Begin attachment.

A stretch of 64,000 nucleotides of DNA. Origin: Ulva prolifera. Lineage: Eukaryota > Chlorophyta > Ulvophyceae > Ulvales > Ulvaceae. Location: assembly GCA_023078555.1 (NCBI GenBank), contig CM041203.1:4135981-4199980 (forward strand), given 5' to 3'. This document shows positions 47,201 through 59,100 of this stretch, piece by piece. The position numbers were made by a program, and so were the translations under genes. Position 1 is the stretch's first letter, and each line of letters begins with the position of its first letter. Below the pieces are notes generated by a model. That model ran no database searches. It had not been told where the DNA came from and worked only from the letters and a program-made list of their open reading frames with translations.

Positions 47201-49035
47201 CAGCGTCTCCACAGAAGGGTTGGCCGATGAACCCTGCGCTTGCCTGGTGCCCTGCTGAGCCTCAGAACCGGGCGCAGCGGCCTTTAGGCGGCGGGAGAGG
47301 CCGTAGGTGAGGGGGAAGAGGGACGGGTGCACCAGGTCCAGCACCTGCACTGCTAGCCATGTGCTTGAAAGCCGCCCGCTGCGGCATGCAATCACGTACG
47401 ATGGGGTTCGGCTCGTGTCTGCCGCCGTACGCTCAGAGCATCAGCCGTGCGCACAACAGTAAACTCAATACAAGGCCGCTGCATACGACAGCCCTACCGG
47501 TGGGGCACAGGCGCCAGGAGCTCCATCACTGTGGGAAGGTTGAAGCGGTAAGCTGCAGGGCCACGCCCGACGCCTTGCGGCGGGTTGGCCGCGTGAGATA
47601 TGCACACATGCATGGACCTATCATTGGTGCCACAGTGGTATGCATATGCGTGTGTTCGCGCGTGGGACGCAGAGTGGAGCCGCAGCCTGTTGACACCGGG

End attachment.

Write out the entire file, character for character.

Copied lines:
A stretch of 64,000 nucleotides of DNA. Origin: Ulva prolifera. Lineage: Eukaryota > Chlorophyta > Ulvophyceae > Ulvales > Ulvaceae. Location: assembly GCA_023078555.1 (NCBI GenBank), contig CM041203.1:4135981-4199980 (forward strand), given 5' to 3'. This document shows positions 47,201 through 59,100 of this stretch, piece by piece. The position numbers were made by a program, and so were the translations under genes. Position 1 is the stretch's first letter, and each line of letters begins with the position of its first letter. Below the pieces are notes generated by a model. That model ran no database searches. It had not been told where the DNA came from and worked only from the letters and a program-made list of their open reading frames with translations.

Positions 47201-49035
47201 CAGCGTCTCCACAGAAGGGTTGGCCGATGAACCCTGCGCTTGCCTGGTGCCCTGCTGAGCCTCAGAACCGGGCGCAGCGGCCTTTAGGCGGCGGGAGAGG
47301 CCGTAGGTGAGGGGGAAGAGGGACGGGTGCACCAGGTCCAGCACCTGCACTGCTAGCCATGTGCTTGAAAGCCGCCCGCTGCGGCATGCAATCACGTACG
47401 ATGGGGTTCGGCTCGTGTCTGCCGCCGTACGCTCAGAGCATCAGCCGTGCGCACAACAGTAAACTCAATACAAGGCCGCTGCATACGACAGCCCTACCGG
47501 TGGGGCACAGGCGCCAGGAGCTCCATCACTGTGGGAAGGTTGAAGCGGTAAGCTGCAGGGCCACGCCCGACGCCTTGCGGCGGGTTGGCCGCGTGAGATA
47601 TGCACACATGCATGGACCTATCATTGGTGCCACAGTGGTATGCATATGCGTGTGTTCGCGCGTGGGACGCAGAGTGGAGCCGCAGCCTGTTGACACCGGG